Update: Transcript of William Carey Lecture now available (PDF)
Earlier steps to address vulnerability and social disadvantage may help to prevent future riots in the United Kingdom, but they are also the key to reducing the human, social and economic costs of vulnerable children, young people and families in Victoria.
This will be a key message tonight when Dr Lynette Buoy, chief executive of the Centre for Excellence in Child and Family Welfare, gives the 15th annual William Carey Lecture on the theme of “Vulnerable children – their need, our challenge”.
Dr Buoy will consider the role of social factors in the riots and implications for the State’s policy regarding vulnerable children.
In particular, the inquiry into Victoria’s human rights charter, the State Government’s proposals for mandatory sentencing and the prospect of new private prisons risk creating the kind of excessive focus on law and order reflected in the public comments of UK prime minister David Cameron in response to the riots.
At the same time, hearings of the Protecting Victoria’s Vulnerable Children Inquiry have suggested that involuntary participation may be considered for vulnerable families.
“Engagement is a much better approach than compulsion. If we are able to match a range of effective services to the diverse types of vulnerability that children, young people and families experience, they are much likelier to engage,” Dr Buoy said today.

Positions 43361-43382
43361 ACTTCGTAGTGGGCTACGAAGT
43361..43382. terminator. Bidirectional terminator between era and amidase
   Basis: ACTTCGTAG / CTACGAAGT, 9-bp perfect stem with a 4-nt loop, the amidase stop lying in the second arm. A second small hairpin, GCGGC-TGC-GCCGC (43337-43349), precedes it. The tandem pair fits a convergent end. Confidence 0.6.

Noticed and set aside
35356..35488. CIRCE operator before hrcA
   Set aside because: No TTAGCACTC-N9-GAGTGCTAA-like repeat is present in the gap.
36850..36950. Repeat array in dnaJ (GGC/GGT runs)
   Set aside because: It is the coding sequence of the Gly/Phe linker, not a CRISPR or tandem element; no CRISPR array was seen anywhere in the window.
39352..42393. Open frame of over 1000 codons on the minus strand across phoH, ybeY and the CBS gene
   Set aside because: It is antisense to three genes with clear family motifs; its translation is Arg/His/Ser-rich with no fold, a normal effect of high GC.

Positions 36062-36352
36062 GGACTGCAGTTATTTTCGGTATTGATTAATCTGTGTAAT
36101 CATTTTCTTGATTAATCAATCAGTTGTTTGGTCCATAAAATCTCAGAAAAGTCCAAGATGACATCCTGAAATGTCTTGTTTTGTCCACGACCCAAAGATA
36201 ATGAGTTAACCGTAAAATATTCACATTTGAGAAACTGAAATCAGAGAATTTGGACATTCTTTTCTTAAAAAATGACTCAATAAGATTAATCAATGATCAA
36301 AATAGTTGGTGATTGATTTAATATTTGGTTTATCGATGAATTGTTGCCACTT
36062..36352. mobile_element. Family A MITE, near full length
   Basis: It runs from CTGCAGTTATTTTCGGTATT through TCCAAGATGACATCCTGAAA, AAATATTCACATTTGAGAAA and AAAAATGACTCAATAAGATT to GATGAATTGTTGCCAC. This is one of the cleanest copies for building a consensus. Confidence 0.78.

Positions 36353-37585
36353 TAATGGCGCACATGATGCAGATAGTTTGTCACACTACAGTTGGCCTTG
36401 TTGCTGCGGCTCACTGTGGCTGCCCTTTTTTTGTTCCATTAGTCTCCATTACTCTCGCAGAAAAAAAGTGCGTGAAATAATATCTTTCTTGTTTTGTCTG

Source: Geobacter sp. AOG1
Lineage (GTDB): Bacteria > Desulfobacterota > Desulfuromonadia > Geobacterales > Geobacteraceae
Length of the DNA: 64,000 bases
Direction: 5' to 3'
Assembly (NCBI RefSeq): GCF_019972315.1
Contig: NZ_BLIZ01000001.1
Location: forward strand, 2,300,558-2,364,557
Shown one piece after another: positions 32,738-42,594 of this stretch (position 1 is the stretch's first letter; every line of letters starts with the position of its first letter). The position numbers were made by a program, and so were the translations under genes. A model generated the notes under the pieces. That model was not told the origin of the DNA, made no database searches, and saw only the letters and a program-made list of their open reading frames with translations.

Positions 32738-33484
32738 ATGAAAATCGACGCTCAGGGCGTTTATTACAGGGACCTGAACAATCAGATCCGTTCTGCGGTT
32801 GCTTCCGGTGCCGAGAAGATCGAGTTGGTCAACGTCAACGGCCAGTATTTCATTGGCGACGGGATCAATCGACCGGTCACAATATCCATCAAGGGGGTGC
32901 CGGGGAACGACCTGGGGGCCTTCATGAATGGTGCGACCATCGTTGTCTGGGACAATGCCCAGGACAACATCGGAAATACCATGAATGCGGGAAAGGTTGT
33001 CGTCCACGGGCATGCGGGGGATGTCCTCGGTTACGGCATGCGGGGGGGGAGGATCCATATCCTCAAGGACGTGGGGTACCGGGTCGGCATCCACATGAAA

Dr Buoy will outline how this could be implemented through a new vulnerable children, young persons and families strategy to provide a stronger focus on outcomes. The strategy and outcomes frameworks are a key focus of the Centre’s submissions to the child protection inquiry.
“We are not helping children just by removing them from abusive and neglectful families – the question is what we are doing to prevent that, and to ensure that children receive quality care if removal needs to take place. At the moment, there is a significant imbalance in funding of different parts of the system,” Dr Buoy said today.
The speech acknowledges the growing unmet demand for social services identified by the ACOSS community sector survey of 745 organisations launched earlier this week.
It will also send a clear message about the need for greater accountability for problems in the system that result from poor resourcing, policy, or decisions regarding the best interests of children.
The William Carey Lecture, which is free and open to the public, will be held at 7.30pm tonight, Thursday 18 August, in the Ian Woolf Auditorium, Performing Arts Building, Carey Baptist Grammar, 349 Barkers Road, Kew.
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